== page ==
Join Our Newsletter


Read a sample mystery every week


 
Publish or Perish
About the Author: Kevin Z. Garvey's crime fiction has appeared at Spinetingler, Thuglit, Out of the Gutter, Shotgun Honey and other publications. In addition to writing, Garvey is an award-winning combat sports ring announcer and member of the NJ State Martial Arts Hall of Fame. Visit him on the web at kevinzgarvey.com.


Finally, after hours of waiting, you see the editor drive up to his curb. Your hands start to shake as adrenaline pumps through your veins. A voice inside you tells you that you’re making a terrible mistake, that you should forget this stupid idea and go home. But you ignore the voice. You didn’t come this far to chicken out. Reaching down, you finger the revolver in your waistband. It strengthens your resolve.

You get out of your car and approach the editor. The editor doesn’t see you, his back is turned. He’s out of his car now, walking towards his house. You walk faster, catching up. When you are at arm’s length away, you glance around. Seeing that the coast is clear, you withdraw the pistol and press the muzzle against the back of his neck.

“Freeze,” you say in a menacing voice.

The editor freezes.

“Now turn around,” you say. “Slow.”

The editor does as he is told. Now he is facing you. His expression is quizzical, afraid. You point to your car, the faded blue sedan partway down the block. “See that car?” you say. “Get in.”

The editor asks you which car, why are you doing this, what’s going on? You tell him to shut up and get moving. You walk him over to your car. Opening the passenger door, you gesture for him to get in.

After the editor is seated, you reach in and grab the free end of a pair of handcuffs. The other end is attached to the right armrest. You order the editor to give you his hand, the left one. He reaches across his body. You snap the handcuff around his left wrist. You are surprised at how cooperative he is. A feeling of empowerment creeps over you.

You close the door, lower your weapon, hurry to the driver’s side. You look around to determine if you’ve been seen. You don’t think so; it’s nighttime, and the street is dark. As you open the driver’s side door you begin to relax a little. So far your plan is working very well.

You get behind the wheel and start the engine. You are still holding the gun, but now it is in your left hand. You don’t want it too close to the editor even though he’s secured to the door. You look at him. It is obvious he is very frightened. That makes you feel good.

As you drive away you realize that you are leaving the scene of a crime. A chill comes over you. Relax, you tell yourself, it’s too late to turn back now.

You look over at the editor. His back is mostly to you due to the handcuffs, but he keeps glancing over his shoulder. You notice that his face is sweaty, but has lost its frightened look. He appears more angry than afraid. He makes eye contact. Your eyes shift back to the road.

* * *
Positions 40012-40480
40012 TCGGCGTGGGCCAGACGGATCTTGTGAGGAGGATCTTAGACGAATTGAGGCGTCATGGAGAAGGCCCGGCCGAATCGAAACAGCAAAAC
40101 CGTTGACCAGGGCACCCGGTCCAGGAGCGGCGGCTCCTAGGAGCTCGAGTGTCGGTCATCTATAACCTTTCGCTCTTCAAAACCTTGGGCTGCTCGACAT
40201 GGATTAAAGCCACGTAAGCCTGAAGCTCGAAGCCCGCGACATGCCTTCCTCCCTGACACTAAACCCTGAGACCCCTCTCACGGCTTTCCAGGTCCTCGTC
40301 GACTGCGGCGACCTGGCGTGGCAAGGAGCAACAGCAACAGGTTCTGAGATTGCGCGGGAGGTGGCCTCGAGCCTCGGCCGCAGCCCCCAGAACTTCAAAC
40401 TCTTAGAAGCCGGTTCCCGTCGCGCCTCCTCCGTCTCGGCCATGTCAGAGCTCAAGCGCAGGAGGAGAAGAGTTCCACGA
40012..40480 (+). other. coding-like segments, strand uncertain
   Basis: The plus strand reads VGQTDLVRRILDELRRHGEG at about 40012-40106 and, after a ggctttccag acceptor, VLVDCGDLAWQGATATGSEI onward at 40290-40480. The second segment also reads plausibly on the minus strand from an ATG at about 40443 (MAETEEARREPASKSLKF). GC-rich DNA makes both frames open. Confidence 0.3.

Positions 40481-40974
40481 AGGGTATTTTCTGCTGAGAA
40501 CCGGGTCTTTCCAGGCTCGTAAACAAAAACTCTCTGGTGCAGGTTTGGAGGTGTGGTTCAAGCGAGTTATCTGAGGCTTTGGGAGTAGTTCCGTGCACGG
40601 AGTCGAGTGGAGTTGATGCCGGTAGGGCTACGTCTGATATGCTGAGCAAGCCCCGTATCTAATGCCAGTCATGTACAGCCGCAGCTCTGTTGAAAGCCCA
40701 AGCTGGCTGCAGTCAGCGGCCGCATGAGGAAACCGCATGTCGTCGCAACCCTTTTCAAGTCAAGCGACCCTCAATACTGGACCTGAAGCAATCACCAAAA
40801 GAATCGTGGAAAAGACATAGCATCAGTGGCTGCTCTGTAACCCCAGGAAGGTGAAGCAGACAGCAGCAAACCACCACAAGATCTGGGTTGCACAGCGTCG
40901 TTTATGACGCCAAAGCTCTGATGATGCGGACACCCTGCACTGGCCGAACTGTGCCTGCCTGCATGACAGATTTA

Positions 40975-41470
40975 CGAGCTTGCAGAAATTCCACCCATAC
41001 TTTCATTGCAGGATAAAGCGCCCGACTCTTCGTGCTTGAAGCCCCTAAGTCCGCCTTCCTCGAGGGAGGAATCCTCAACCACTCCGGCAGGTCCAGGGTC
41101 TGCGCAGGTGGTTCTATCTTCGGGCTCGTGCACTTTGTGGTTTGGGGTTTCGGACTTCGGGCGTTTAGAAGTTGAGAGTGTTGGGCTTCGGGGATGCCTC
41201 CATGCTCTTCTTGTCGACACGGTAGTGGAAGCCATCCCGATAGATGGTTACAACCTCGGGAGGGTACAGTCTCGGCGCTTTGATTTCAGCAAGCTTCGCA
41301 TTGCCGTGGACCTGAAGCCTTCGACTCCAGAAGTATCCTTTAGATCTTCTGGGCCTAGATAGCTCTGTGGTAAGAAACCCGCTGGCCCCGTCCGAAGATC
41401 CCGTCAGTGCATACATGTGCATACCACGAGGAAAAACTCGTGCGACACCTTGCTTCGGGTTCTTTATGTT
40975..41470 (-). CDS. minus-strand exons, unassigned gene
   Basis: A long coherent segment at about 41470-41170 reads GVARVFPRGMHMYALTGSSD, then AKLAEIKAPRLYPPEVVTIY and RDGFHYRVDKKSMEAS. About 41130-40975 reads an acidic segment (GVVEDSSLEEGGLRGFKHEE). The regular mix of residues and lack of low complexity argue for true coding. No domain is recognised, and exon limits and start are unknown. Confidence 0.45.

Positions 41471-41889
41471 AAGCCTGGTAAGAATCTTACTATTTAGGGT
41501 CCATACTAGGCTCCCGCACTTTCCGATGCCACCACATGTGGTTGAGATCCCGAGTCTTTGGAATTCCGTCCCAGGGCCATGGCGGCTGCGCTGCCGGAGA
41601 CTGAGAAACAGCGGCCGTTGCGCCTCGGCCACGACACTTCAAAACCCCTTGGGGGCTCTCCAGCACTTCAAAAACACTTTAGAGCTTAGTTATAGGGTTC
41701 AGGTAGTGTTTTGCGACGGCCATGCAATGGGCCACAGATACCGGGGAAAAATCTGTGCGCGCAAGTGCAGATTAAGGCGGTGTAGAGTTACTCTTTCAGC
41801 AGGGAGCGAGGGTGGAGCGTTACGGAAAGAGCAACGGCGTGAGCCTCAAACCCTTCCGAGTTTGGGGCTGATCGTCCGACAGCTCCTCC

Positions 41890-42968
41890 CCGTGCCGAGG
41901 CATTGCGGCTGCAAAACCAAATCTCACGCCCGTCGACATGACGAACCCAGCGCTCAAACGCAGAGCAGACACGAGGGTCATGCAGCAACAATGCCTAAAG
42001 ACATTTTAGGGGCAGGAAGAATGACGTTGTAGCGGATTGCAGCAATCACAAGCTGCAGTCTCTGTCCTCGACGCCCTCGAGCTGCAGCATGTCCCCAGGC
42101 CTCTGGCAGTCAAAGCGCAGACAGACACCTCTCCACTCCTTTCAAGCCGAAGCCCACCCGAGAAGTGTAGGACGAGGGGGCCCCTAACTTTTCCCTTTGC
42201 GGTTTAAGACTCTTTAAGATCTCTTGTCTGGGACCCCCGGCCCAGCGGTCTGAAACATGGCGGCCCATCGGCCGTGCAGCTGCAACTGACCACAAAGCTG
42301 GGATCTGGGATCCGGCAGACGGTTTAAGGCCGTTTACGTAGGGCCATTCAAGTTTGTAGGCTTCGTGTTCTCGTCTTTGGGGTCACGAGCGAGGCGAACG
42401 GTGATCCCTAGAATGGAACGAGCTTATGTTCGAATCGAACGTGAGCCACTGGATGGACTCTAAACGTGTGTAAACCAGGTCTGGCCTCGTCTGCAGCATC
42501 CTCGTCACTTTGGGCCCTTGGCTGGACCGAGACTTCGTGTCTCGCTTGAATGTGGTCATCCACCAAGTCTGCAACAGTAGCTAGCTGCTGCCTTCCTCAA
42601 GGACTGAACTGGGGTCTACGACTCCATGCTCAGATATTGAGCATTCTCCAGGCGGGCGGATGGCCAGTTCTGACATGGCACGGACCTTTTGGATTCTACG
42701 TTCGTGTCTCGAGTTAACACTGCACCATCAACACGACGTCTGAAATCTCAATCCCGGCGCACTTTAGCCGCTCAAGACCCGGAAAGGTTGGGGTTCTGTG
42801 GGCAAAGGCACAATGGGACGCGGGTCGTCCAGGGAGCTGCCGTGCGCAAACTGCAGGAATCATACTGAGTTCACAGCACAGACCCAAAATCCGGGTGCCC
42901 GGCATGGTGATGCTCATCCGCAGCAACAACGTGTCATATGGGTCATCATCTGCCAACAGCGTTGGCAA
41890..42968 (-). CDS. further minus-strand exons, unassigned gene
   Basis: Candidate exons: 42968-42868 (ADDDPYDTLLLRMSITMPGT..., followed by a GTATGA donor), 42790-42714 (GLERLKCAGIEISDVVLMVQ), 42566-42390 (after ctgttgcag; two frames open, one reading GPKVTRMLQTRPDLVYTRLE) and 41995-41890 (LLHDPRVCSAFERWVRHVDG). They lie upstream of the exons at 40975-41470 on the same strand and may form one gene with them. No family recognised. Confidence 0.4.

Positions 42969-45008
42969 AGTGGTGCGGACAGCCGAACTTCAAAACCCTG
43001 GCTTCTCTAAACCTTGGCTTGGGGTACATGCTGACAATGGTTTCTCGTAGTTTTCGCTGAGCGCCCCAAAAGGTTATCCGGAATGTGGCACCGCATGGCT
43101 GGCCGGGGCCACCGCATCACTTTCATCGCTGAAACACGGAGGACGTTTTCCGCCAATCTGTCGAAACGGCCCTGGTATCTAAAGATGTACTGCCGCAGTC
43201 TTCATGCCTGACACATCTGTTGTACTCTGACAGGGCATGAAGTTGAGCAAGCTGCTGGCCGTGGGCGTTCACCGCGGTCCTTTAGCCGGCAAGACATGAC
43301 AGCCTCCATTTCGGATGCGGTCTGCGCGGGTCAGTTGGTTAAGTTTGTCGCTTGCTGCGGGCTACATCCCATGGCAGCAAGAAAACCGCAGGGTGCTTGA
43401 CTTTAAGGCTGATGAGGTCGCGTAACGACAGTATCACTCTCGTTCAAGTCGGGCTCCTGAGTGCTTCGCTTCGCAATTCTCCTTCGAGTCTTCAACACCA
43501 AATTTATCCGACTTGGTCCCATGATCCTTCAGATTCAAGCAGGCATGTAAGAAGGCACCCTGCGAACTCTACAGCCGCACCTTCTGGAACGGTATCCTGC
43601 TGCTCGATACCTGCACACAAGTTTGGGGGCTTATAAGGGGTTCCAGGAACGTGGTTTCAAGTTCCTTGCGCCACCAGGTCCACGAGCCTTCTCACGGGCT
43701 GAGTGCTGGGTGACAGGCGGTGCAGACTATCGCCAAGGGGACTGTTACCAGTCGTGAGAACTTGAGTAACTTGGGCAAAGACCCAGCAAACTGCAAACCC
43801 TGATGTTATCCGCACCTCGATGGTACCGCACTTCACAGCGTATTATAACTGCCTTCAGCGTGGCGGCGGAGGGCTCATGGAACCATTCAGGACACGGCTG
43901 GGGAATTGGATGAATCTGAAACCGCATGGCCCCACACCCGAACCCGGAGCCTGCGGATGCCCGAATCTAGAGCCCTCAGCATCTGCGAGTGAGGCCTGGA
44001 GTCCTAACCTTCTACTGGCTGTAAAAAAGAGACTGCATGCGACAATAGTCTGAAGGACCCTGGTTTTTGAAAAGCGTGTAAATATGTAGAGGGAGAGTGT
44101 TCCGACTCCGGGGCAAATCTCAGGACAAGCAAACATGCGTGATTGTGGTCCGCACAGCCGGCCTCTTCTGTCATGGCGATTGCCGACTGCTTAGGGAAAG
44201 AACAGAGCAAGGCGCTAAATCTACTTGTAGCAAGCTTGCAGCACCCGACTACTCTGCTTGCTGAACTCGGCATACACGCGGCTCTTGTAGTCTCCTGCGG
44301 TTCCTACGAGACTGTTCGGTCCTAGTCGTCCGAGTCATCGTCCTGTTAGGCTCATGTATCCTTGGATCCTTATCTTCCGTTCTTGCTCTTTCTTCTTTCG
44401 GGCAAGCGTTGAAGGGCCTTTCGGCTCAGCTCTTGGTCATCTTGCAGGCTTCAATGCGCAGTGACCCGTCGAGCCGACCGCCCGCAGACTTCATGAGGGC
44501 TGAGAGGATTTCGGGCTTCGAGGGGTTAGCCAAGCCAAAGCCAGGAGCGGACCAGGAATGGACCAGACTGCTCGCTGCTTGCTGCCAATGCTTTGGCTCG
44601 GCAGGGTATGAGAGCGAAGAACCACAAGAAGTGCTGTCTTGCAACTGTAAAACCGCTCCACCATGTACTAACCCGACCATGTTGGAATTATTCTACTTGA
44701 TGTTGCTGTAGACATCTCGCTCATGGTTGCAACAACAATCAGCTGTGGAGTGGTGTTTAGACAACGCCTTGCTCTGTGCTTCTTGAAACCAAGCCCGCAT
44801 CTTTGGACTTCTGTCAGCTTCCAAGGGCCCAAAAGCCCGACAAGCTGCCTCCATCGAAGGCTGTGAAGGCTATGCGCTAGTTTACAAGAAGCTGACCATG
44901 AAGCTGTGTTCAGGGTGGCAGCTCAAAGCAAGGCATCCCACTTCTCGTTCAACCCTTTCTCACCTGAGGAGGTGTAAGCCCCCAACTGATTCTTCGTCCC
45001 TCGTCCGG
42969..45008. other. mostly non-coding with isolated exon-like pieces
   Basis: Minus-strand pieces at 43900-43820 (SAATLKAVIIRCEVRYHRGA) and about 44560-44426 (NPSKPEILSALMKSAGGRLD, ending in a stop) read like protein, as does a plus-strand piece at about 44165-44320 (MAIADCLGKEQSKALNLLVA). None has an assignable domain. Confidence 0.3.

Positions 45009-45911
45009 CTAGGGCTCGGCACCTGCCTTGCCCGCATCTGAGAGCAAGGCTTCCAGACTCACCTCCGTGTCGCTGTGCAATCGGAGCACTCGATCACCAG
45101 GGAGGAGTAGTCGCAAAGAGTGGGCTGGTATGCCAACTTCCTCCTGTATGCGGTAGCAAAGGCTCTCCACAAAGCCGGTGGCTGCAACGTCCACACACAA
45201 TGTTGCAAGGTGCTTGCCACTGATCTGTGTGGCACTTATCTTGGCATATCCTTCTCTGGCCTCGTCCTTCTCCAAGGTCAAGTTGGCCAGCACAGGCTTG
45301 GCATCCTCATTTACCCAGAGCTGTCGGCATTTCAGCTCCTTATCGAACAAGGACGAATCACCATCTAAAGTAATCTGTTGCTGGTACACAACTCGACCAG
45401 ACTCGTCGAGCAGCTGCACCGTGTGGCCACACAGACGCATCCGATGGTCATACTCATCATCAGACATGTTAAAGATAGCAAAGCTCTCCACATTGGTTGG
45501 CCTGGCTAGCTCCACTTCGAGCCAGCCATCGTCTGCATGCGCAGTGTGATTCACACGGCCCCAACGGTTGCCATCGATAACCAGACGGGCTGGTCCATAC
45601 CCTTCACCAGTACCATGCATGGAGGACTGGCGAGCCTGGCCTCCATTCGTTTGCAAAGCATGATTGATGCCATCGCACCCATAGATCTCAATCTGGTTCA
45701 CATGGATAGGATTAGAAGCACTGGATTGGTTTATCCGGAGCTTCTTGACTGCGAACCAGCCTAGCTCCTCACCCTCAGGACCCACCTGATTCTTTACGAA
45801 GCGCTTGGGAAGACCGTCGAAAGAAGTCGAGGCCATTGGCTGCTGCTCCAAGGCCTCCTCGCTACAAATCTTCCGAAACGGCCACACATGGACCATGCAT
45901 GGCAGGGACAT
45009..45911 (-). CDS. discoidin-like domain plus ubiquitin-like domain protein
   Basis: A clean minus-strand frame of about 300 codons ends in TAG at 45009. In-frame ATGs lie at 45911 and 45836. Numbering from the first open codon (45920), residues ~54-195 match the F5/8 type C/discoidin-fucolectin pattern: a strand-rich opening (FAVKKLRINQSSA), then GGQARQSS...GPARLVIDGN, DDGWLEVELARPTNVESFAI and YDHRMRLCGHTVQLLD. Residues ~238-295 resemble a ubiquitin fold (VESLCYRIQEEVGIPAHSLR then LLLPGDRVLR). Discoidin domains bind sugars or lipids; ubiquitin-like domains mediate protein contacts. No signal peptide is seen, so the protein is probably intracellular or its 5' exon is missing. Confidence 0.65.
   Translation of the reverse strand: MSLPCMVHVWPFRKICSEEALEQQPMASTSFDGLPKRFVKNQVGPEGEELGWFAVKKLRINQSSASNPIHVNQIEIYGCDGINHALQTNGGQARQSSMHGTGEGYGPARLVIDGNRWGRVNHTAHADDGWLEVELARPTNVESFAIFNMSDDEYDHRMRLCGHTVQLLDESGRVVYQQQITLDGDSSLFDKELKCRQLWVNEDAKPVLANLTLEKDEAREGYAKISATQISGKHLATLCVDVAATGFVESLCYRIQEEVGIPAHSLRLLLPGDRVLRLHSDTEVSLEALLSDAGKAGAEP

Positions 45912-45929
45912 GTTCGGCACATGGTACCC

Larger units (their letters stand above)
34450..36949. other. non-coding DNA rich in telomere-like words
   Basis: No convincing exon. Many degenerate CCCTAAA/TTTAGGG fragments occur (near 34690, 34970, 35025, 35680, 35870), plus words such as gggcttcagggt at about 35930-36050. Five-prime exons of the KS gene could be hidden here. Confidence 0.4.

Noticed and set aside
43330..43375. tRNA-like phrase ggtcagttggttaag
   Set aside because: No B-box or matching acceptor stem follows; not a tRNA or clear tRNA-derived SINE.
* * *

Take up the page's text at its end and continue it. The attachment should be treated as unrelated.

The editor demands an explanation. “What the hell is going on here?” he says. You are surprised by the tone of his voice. It reminds you of your father’s voice. Suddenly you feel very small. Then you remember that you are the one with the gun.

“Shut up,” you say.

Driving in silence, you are acutely aware that these first few minutes are critical. If anybody had witnessed the abduction, they would have undoubtedly notified the police. You keep expecting to hear sirens. You nearly jump out of your skin when the editor coughs.

A few more minutes pass. You begin to feel a little better. Turning on the radio, you are surprised to hear your favorite song, and take it as a sign. By the end of the song you’re congratulating yourself on a clean getaway.

Your eyes begin shifting between the road and your victim. You are trying to think of something to say, something witty.

“Hi, remember me?” you say.

The editor stares at you over his shoulder. “No,” he says.

“You sure you don’t remember me?” you say. You are playing with the editor now, messing with his mind.

The editor says, “I swear to God, I’ve never seen you before in my life. You’re making a terrible mistake.”

“I’ll give you a hint,” you say. “How about: The Man Who Ate Babies?”

“What?” says the editor. “What are you talking about?”

“The Guy Who Stole the Mona Lisa? Rat Fink?”

The editor is shaking his head. “Please,” he says. “Please.”

“What’s wrong with you?” you say, getting angry. You wonder what kind of game the editor is playing. How can he not remember these titles?



This story appears in our JUL 2017 Issue
(Visit Amazon for a print version)

Buy JUL 2017 Issue

Buy It Now

Digital Subscription

Price $24.75 Cdn

You will immediately receive the current issue.
Future issues are emailed on the 1st of each month.

Reader Discussion


Add Your Comments